Virtuous Vice

Homoeroticism and the Public Sphere

Book Pages: 248 Illustrations: Published: March 2000

Author: Eric O. Clarke

Gender and Sexuality > LGBTQ Studies, Literature and Literary Studies > Literary Theory, Politics > Political Theory

In this daring study of queer life and the public sphere, Eric O. Clarke examines the effects of inclusion within public culture. Departing from studies that emphasize homophobia and its mechanisms of exclusion, Virtuous Vice details how mainstream efforts to represent queers affirmatively continually fall short of full democratic enfranchisement. Clarke draws on contemporary writings along with late-eighteenth- and nineteenth-century English and European cultural history to investigate how concepts of value, representation, and homoeroticism have interacted and circulated in the West since the Enlightenment.
Examining the role of eroticism in citizenship and why only normalizing
constructions of homosexuality enable inclusion, Clarke reconsiders the work of Habermas and Foucault in relation to contemporary visibility politics, Kant’s moral and political theory, Marx’s analysis of value, and the sexualized dynamics of the Victorian cultural public sphere. The juxtaposition of Habermas with Foucault reveals the surprising value of reading the former in the context of queer politics and the usefulness of the theory of the public sphere for understanding contemporary identity politics and the visibility politics of the 1990s. Examining how a host of nonsexual factors impinge historically upon the constitution of sexual identities and practices, Clarke negotiates the relation between questions of publicity and categories of value. Discussions of television sitcoms (such as Ellen), marketing techniques, authenticity, and literary culture add to this daring analysis of visibility politics.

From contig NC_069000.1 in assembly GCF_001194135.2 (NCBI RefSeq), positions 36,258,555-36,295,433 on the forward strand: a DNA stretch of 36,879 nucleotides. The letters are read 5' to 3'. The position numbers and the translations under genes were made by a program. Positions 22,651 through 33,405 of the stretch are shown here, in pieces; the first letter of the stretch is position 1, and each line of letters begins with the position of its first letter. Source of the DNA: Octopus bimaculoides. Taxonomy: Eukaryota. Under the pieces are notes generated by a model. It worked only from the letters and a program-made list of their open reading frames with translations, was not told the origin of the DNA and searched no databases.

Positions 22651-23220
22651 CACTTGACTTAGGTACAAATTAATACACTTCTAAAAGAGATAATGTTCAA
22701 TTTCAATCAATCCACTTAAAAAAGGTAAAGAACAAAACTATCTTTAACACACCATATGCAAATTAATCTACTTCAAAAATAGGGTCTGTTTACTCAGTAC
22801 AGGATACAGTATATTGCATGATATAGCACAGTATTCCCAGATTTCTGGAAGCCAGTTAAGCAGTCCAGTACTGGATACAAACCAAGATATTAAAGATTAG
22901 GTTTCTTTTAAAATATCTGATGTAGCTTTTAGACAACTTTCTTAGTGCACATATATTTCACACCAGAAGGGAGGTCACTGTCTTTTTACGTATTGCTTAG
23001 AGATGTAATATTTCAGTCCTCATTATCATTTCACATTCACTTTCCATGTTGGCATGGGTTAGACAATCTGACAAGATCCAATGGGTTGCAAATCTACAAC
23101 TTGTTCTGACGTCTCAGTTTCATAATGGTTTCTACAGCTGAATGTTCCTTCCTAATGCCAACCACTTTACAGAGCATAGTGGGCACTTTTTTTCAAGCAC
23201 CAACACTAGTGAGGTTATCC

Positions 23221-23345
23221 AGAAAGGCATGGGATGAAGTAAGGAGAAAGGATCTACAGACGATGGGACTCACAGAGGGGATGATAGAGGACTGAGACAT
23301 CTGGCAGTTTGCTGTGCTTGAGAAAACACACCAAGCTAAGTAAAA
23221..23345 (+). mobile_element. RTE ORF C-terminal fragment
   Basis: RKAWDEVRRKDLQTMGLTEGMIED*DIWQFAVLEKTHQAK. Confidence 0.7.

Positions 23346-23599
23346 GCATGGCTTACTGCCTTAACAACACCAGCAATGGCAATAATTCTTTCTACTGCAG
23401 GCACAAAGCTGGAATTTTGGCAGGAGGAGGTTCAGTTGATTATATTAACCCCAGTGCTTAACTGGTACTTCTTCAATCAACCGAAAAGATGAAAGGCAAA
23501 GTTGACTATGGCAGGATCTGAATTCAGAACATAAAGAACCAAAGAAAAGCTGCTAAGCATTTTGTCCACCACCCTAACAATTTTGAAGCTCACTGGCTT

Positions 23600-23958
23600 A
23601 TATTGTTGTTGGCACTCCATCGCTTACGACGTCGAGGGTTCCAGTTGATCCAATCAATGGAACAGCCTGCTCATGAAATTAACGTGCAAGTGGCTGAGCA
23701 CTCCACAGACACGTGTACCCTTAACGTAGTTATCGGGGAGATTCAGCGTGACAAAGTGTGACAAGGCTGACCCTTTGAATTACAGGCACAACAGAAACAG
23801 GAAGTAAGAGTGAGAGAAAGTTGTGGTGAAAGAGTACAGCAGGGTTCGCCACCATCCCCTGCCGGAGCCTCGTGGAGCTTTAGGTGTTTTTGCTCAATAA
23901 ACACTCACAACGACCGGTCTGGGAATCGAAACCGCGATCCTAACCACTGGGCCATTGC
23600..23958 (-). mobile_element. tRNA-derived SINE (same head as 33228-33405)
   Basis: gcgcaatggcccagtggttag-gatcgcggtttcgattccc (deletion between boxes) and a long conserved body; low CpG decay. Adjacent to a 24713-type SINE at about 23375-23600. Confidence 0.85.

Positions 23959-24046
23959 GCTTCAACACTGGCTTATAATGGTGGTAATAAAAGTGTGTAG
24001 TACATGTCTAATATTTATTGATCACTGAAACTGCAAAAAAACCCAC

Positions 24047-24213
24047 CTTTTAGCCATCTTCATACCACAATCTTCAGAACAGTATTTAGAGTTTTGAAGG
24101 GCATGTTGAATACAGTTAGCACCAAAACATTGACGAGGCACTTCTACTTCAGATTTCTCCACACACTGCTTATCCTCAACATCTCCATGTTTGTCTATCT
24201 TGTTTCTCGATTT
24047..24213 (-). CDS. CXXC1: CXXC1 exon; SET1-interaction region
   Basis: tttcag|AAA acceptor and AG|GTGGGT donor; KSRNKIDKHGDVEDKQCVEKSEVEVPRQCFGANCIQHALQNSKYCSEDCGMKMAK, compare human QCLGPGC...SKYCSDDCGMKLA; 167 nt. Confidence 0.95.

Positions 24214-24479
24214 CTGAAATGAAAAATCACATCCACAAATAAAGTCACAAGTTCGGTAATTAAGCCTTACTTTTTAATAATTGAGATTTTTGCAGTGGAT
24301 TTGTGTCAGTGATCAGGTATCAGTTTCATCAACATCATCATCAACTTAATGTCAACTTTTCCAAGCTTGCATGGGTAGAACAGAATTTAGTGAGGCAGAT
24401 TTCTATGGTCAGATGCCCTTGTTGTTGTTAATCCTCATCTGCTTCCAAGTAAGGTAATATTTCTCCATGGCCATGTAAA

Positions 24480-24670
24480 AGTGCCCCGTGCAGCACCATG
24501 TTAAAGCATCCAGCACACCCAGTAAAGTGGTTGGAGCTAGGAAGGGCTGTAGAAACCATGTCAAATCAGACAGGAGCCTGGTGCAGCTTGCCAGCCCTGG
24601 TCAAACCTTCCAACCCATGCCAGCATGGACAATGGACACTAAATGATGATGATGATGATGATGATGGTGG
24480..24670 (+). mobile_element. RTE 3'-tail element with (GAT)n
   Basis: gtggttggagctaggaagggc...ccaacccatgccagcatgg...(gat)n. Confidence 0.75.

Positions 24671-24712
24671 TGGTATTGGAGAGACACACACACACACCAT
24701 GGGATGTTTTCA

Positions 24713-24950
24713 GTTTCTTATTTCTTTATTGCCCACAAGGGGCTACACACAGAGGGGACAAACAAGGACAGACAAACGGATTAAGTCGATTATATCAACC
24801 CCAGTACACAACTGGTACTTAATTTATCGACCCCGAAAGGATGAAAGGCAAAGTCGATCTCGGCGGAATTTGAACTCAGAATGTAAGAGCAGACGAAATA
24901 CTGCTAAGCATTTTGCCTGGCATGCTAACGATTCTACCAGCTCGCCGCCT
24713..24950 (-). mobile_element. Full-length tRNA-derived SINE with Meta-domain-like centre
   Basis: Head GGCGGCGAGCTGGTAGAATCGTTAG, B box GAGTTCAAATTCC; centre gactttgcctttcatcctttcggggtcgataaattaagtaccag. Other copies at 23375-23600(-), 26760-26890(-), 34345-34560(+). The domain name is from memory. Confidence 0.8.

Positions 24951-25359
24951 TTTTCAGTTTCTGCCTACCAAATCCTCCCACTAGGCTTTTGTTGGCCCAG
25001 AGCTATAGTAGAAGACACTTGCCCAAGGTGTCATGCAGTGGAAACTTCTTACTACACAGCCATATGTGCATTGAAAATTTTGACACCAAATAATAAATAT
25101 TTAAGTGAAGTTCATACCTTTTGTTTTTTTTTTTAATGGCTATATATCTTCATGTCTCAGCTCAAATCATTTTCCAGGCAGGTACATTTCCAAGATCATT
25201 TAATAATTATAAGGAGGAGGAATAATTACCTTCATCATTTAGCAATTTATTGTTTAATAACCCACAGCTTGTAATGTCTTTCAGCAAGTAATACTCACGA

As a critique of the claim that equal representation of gays and lesbians necessarily constitutes progress, this significant intervention into social theory will find enthusiastic readers in the fields of Victorian, cultural, literary, and gay and lesbian studies, as well as other fields engaged with categories of identity.


“[A] stimulating and thought-provoking examination of the queer politics of citizenship.” — Jon Binnie , Sexualities

“[Clarke] exhibits an extraordinary talent—perhaps even a gift—for explaining the most complex and difficult concepts in an easily comprehensible manner.” — B. R. Burg , Choice

“[S]mart, theoretically sophisticated. . . . Powerful . . .” — Andrew Elfenbein, Eighteenth-Century Studies

“[S]tunning. . . . enormously compelling. . . .” — Amy Villarejo , GLQ

“The intensifying conflict between sex-radical queers and morally righteous gay citizens has lead to the ruination of contemporary sexual politics. Eric Clarke shows the way through the impasse with his viciously sharp analyses, which display the virtues of theoretical precision and historically informed scholarship. His book will transform how we think about sexuality and citizenship, about visibility, democracy, and the public sphere.” — Douglas Crimp, editor of AIDS: Cultural Analysis/Cultural Activism

“This exceptionally intelligent study makes crucial contributions to ongoing conundrums about the connections between capitalism and gay identity. With remarkable sophistication, Clarke is able to connect the abstractions of Kant’s categorical imperative to the everyday pleasures of watching Ellen come out on TV. A powerful and sure-to-be influential book.” — Ann Cvetkovich, author of Mixed Feelings: Feminism, Mass Culture, and Victorian Sensationalism

"Virtuous Vice is an ambitious, subtle, and revelatory book, establishing Clarke as a major voice in queer theory and in social theory generally. It should be required reading for anyone interested in Habermas or Foucault, or in the complex issues of contemporary sexual politics." — Michael Warner, author of The Trouble With Normal: Sex, Politics and the Ethics of Queer Life


Availability: In stock
Price: $25.95

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Author/Editor Bios Back to Top

Eric O. Clarke is Associate Professor of English at the University of Pittsburgh.

Table of Contents Back to Top
Acknowledgments ix

Introduction: Homoeroticism and the Public Sphere 1

1 Visibility at the Limits of Inclusion 29

2 Autonomy and Conformity 68

3 The Citizen's Sexual Shadow 101

4 Inseminating the Orient, Disseminating Identity 126

5 Shelley's Heart 148

Epilogue: Beyond Tolderance 169

Notes 173

Bibliography 215

Index 229
Sales/Territorial Rights: World

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Additional InformationBack to Top
Paper ISBN: 978-0-8223-2513-0 / Cloth ISBN: 978-0-8223-2477-5
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